The report by Assistant Inspector General for Investigations Aaron Jordan offers suggestions to "protect against the unauthorized release of non-public information" and "take appropriate administrative actions when an unauthorized release occurs."
The report specifically references information published by The Washington Post containing budget details that were not set for release until days later, and Politico, which came from internal documents, according to The Washington Post's Wednesday story.
According to the Office of Inspector General report, there would be obstacles in pressing forward with criminal prosecution.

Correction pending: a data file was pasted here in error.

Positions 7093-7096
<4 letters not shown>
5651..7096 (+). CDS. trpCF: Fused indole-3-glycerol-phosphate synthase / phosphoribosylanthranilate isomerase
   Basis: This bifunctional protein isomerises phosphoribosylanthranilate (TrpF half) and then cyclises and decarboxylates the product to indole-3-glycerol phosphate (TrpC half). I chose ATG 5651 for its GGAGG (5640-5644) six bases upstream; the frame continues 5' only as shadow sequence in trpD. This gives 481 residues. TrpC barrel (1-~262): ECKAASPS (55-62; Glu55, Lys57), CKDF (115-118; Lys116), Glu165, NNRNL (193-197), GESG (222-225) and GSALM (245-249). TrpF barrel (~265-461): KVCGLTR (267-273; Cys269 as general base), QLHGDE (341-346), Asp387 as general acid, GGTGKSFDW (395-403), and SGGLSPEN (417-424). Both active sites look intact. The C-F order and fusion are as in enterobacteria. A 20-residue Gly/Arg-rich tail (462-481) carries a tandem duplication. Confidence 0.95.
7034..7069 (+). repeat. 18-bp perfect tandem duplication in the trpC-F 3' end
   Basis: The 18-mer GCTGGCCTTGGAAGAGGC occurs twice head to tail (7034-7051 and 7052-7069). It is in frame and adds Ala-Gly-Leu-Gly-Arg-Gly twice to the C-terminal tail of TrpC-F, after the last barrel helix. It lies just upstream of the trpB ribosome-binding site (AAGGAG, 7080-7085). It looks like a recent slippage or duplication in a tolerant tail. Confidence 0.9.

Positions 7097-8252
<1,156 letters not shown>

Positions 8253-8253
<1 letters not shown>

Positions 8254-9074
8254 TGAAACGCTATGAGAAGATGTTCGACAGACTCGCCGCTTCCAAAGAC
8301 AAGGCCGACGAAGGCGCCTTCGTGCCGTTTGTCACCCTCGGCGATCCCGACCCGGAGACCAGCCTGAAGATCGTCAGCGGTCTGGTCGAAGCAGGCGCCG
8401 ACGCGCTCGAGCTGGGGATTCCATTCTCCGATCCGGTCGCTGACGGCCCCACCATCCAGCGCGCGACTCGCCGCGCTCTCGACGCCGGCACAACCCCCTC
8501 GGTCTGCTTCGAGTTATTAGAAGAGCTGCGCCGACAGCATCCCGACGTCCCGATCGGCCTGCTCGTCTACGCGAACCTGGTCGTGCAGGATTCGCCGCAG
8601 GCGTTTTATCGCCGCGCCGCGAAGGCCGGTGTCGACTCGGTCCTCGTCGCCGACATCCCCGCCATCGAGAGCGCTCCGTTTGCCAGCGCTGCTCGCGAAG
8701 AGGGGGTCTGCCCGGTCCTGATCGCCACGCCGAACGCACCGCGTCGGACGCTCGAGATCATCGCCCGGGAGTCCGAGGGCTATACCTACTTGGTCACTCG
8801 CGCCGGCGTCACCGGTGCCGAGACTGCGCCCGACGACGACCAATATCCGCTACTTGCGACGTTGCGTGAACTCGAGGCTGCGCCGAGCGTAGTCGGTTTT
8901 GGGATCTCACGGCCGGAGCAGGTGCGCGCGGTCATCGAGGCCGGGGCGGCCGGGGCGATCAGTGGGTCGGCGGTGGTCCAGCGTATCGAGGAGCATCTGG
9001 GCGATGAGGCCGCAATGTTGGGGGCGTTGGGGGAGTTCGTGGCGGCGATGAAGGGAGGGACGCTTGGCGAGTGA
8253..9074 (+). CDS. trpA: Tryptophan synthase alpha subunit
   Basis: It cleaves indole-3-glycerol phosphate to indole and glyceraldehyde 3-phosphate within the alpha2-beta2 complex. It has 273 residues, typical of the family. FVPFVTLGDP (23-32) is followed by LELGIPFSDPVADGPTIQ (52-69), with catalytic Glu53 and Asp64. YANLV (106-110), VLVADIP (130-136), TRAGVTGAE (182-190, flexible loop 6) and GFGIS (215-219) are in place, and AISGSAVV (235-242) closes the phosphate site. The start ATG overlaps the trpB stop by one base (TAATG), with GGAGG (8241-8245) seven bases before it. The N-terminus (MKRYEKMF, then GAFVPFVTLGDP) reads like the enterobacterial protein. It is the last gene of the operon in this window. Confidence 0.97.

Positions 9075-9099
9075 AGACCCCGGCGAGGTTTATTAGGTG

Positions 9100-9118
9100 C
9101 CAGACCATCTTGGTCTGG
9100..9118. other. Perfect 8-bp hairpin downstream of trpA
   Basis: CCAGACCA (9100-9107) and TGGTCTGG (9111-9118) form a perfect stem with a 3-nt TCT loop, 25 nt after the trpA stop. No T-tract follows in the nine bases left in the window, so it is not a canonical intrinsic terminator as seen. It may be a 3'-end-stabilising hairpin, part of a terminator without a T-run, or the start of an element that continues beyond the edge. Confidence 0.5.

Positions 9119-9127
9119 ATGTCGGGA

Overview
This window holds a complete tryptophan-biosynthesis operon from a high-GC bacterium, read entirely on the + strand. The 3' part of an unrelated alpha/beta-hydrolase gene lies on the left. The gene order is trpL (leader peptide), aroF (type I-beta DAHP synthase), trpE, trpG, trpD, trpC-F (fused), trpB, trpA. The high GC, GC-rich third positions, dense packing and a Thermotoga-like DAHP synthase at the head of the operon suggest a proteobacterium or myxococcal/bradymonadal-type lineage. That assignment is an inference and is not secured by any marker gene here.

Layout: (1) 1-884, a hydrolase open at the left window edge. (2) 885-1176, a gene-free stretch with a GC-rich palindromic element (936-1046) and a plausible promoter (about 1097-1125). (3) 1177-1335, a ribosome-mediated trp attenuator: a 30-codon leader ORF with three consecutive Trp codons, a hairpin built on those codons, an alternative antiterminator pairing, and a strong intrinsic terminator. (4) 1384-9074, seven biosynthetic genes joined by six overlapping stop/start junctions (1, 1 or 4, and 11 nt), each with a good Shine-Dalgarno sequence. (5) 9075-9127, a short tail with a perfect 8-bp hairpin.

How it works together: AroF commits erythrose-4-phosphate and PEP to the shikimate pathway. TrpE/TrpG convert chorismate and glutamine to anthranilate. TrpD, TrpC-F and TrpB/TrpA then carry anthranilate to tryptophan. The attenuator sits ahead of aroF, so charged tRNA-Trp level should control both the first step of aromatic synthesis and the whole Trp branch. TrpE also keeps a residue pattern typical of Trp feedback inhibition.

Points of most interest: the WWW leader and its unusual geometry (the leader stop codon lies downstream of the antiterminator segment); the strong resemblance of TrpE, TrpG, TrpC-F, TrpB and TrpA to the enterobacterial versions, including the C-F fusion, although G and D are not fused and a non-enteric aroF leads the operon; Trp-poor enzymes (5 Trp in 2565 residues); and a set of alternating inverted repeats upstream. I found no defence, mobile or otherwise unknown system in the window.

"Although the aforementioned incidents are examples of possible unauthorized releases of nonpublic information by Department employees, unlike classified information, personally identifiable information, or proprietary information, we were unable to find specific protections in criminal law for the information released in these incidents. Thus, it is unlikely that the OIG could obtain a Federal prosecution for general releases of non-public information," the report said.
It also provided "suggested actions" for the Education Department to try to curb such incidents. They included points like clearly marking documents that are for internal purposes only and training employees on how to handle certain information.
The Washington Post also noted Wednesday that the report has a footnote describing "whistleblower rights and protections" and saying any new policies should observe those protections.